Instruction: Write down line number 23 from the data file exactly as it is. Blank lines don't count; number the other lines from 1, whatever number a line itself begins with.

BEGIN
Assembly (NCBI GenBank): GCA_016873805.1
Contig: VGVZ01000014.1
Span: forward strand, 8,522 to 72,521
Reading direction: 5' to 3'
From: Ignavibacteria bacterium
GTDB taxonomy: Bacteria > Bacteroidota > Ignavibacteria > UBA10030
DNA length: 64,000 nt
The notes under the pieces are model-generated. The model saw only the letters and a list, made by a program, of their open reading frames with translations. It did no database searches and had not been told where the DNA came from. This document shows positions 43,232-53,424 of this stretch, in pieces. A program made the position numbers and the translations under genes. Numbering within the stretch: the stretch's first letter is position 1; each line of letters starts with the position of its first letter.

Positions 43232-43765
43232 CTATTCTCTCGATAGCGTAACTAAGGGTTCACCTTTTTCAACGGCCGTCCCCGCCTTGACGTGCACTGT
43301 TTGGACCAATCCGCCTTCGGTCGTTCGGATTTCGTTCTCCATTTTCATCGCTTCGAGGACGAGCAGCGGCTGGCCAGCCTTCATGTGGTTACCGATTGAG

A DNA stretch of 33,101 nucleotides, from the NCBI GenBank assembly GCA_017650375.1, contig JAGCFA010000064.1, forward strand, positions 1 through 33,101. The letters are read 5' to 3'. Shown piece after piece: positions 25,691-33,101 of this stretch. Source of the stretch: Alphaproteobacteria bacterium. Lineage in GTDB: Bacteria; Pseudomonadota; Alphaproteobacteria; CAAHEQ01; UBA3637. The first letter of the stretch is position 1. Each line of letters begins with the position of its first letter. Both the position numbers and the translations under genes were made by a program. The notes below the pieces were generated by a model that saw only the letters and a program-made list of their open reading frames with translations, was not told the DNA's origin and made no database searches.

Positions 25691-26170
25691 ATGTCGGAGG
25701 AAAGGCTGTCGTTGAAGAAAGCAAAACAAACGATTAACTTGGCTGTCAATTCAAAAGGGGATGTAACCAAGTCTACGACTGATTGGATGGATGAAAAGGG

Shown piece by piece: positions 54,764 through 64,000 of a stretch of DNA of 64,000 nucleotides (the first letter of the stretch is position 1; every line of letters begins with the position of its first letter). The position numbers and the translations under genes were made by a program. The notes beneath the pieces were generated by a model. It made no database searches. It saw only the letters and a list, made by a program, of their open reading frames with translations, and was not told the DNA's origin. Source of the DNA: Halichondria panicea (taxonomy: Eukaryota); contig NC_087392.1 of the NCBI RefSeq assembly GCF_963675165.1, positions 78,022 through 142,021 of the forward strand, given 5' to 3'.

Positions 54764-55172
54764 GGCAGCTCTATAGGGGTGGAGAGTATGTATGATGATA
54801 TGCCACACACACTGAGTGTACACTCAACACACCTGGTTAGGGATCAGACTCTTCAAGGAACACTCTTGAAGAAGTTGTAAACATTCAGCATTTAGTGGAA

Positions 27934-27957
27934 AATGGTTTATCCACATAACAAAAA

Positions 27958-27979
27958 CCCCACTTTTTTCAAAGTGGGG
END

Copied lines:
27958 CCCCACTTTTTTCAAAGTGGGG